Tribal warfare: Commensal Neisseria kill pathogen Neisseria gonorrhoeae using its DNA
AffiliationUniv Arizona, BIO5 Inst
Univ Arizona, Dept Immunobiol
MetadataShow full item record
PublisherSHARED SCIENCE PUBLISHERS OG
CitationMagdalene So and Maria A. Rendón (2019). Tribal warfare: Commensal Neisseria kill pathogen Neisseria gonorrhoeae using its DNA. Microbial Cell 6(12): 544- 546. doi: 10.15698/mic2019.12.701
RightsCopyright © 2019 So and Rendón. This is an open-access article released under the terms of the Creative Commons Attribution (CC BY) license.
Collection InformationThis item from the UA Faculty Publications collection is made available by the University of Arizona with support from the University of Arizona Libraries. If you have questions, please contact us at firstname.lastname@example.org.
AbstractIt is now abundantly clear that our microbiota (commensals) are critical for many physiological and developmental processes. They have also been shown to inhibit pathogen colonization, through a variety of means including nutrient competition and secretion of microbicidal or biofilm-inhibiting proteins/peptides. Our recent study, Kim et al., (2019), adds a new dimension to the concept of commensal protection. It shows that commensal Neisseria kill the closely related pathogen N. gonorrhoeae through an unexpected mechanism, one that involves genetic competence, DNA methylation state and recombination. This microreview summarizes the report and discusses questions and lines of research arising from the study. Further investigation into this DNA-based killing mechanism will provide a better understanding of Neisseria biology and commensal-pathogen interactions on the mucosa, and identify strategies for preventing pathogenic Neisseria transmission.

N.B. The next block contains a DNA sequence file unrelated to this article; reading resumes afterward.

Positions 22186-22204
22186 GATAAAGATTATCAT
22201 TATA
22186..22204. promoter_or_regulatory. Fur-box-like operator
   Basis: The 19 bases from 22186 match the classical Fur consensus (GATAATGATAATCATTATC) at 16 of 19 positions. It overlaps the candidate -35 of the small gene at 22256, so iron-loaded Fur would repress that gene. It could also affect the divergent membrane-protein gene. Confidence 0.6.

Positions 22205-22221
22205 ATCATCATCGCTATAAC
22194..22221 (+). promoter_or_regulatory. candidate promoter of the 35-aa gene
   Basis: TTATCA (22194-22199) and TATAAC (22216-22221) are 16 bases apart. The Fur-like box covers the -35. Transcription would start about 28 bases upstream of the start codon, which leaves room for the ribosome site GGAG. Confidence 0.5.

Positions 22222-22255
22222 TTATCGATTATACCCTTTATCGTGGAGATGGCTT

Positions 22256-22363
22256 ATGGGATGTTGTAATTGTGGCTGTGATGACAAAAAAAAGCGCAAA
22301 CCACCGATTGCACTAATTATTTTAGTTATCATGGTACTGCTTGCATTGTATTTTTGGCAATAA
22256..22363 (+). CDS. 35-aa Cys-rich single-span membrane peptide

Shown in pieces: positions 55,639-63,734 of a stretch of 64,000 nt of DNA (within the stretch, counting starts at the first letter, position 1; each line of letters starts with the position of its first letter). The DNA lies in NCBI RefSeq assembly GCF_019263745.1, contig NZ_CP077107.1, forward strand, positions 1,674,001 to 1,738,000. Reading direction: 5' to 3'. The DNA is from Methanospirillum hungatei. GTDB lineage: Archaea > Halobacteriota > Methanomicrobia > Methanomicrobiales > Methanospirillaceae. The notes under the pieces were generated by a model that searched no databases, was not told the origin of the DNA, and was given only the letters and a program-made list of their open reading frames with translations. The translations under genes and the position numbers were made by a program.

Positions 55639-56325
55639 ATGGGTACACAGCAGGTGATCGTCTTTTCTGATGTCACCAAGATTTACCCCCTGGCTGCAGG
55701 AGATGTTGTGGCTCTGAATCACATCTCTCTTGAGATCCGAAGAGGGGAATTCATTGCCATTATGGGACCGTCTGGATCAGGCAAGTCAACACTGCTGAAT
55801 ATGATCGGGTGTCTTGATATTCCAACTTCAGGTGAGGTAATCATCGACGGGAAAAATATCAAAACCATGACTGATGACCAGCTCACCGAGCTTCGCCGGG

NoteOpen access journal
VersionFinal published version
SponsorsNational Institutes of HealthUnited States Department of Health & Human ServicesNational Institutes of Health (NIH) - USA [AI111944]; BIO5 Institute of the University of Arizona; College of Medicine of the University of Arizona
Except where otherwise noted, this item's license is described as Copyright © 2019 So and Rendón. This is an open-access article released under the terms of the Creative Commons Attribution (CC BY) license.
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